Best Practices in Recurring Payments: What You Need to Know

Subscription services are constantly evolving.Businesses must find new ways to make customer experience as seamless as possible. Following these 5 recurring payment practices will help you thrive in the ever-changing subscription metaverse.
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Recurring services have permeated nearly every aspect of a customer’s life. From pet supplies to audio/video streaming to just about everything you can imagine. 

As a business owner, offering products and services on a recurring basis also means — collecting recurring payments. The ability to efficiently collect recurring payments can mean the difference between success and failure. 

To successfully execute a subscription billing and revenue management statement strategy, organizations must be ready to make significant changes to existing processes, consider new approaches to scale, and establish formal governance.

Let us dive into the realm of recurring payments and practices that benefit your business. 


  • A recurring payment is used to charge customers regularly — be it monthly, quarterly, half-yearly, annually, or as per usage. 
  • Customers enjoy the convenience and simplicity of automated payment methods. Knowing the exact amount they will be charged makes budgeting easier. 
  • Flexibility in configuring subscription plans, dunning management, and integration with tech stack are some of the key things to look for in a recurring billing system. 

What are recurring payments? 

Recurring payments are pre-scheduled payments that automatically repeat after a billing cycle over the agreed-upon contract length or until the customer cancels the subscription. By setting up recurring billing, customers enjoy uninterrupted access to their services, and companies ensure a steady revenue stream.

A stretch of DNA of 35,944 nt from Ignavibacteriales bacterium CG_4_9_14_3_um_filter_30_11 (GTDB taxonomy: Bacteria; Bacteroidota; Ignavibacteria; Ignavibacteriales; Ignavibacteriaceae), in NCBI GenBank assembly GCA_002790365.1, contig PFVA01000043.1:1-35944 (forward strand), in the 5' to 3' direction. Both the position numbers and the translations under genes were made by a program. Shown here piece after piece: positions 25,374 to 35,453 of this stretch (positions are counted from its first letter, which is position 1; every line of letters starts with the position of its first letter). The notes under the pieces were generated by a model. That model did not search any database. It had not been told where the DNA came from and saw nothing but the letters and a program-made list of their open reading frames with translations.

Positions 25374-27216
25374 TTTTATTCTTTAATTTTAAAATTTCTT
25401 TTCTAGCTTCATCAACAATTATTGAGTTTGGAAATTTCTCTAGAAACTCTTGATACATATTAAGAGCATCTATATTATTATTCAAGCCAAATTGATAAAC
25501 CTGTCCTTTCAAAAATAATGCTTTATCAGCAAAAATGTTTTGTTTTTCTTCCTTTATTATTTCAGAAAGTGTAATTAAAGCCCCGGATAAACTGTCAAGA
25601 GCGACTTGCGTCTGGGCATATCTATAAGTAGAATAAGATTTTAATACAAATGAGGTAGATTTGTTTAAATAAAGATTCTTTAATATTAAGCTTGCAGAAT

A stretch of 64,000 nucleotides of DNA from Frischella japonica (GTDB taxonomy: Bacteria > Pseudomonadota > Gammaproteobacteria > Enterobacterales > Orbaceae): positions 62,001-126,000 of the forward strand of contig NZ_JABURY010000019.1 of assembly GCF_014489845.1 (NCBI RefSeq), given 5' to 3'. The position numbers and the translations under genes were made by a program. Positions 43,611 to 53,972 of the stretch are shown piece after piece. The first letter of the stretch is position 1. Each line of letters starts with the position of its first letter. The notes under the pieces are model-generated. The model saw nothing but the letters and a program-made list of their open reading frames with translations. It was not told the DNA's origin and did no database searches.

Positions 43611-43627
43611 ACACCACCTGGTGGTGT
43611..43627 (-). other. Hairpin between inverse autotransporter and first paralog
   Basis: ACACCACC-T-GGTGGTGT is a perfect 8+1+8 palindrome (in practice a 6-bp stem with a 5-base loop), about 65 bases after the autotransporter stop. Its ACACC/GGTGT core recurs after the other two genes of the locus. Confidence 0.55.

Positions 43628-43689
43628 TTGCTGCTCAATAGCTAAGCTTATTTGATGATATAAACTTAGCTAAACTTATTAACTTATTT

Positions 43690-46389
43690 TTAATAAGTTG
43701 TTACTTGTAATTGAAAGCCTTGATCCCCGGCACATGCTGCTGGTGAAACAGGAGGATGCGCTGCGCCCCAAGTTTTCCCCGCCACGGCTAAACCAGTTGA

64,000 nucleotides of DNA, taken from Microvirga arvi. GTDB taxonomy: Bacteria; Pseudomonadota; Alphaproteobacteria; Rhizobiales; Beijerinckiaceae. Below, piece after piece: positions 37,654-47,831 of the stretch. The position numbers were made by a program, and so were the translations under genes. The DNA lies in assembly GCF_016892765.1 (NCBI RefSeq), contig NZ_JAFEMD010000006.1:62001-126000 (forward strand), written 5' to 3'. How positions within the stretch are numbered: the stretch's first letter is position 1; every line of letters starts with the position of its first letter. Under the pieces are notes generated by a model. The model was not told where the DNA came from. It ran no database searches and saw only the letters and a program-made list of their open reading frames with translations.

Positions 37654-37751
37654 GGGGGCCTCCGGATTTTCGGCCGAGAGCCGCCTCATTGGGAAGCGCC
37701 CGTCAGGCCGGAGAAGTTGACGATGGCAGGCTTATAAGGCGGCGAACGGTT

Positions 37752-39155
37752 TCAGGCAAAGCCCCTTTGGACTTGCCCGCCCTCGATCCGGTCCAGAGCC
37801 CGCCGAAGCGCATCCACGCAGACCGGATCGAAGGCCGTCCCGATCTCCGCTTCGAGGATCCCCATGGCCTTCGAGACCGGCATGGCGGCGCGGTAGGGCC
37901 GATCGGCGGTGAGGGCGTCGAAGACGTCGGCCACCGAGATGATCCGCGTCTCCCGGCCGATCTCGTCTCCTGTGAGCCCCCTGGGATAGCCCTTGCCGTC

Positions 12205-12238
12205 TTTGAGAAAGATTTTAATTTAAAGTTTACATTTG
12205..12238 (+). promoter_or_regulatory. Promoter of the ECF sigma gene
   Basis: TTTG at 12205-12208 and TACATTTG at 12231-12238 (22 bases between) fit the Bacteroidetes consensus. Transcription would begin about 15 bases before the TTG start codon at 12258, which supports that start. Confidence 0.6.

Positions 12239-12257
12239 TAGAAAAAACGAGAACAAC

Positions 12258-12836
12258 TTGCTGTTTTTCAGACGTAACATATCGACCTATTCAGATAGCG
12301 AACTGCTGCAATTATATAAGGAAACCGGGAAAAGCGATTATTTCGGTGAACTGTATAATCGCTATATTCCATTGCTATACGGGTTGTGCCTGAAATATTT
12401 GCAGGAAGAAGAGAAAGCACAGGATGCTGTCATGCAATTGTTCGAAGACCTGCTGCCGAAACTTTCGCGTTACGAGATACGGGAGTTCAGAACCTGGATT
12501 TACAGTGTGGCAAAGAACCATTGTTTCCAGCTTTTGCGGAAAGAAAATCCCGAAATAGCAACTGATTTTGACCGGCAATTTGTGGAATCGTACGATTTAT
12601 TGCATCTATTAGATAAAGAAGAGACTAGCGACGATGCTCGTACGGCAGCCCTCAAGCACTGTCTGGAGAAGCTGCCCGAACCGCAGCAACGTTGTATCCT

Typically, there are two types of recurring payments — fixed and variable recurring payments. 

Fixed recurring payments:

In fixed recurring payments, customers are charged the same amount in each billing cycle. This is common with subscription-based businesses, in which the customer consumes the same amount of product in every billing cycle or when the prices are fixed. 

Examples of fixed recurring payments include video streaming service subscriptions (like Netflix), magazine subscriptions, or gym memberships. 

Variable recurring payments: 

On the other hand, variable payments change, depending on how many products or services a customer consumes. The billed amount is unique for each cycle, and the payment is made according to the amount of product or service utilized. 

Twilio, a messaging solution, offers its customers the option to pay-as-you-go. The total cost of your messaging solution will depend on the monthly messaging volume.   

What are the benefits of recurring payments in SaaS? 

Business leaders worldwide agree that subscription-based businesses are the future. According to Gartner, all new software players and 80% of historical vendors are now opting for recurring payments. 

“What began as a trickle a few years ago, has become a stampede of vendors wanting to move to a subscription business model,” says Gartner. 

On the other hand, customers enjoy the convenience and simplicity of automated payment methods. It makes budgeting easier for customers since they know the exact amount they will be charged. 

Here are some more benefits of recurring payments in SaaS —

1. Predictable revenue 

Recurring payments allow businesses to make more accurate forecasts of revenue generation over a set timeframe. This makes it easier for sales and marketing to forecast growth or re-evaluate their decisions in case there is a failure indicator. 

2. Appealing prices

Subscription billing allows you to set lower prices in return for regularly scheduled payments. While you might charge more over a period of time than for one-time payments, customers often prefer to pay in small installments. This is great for onboarding new customers who might not be able to afford lump-sum payments.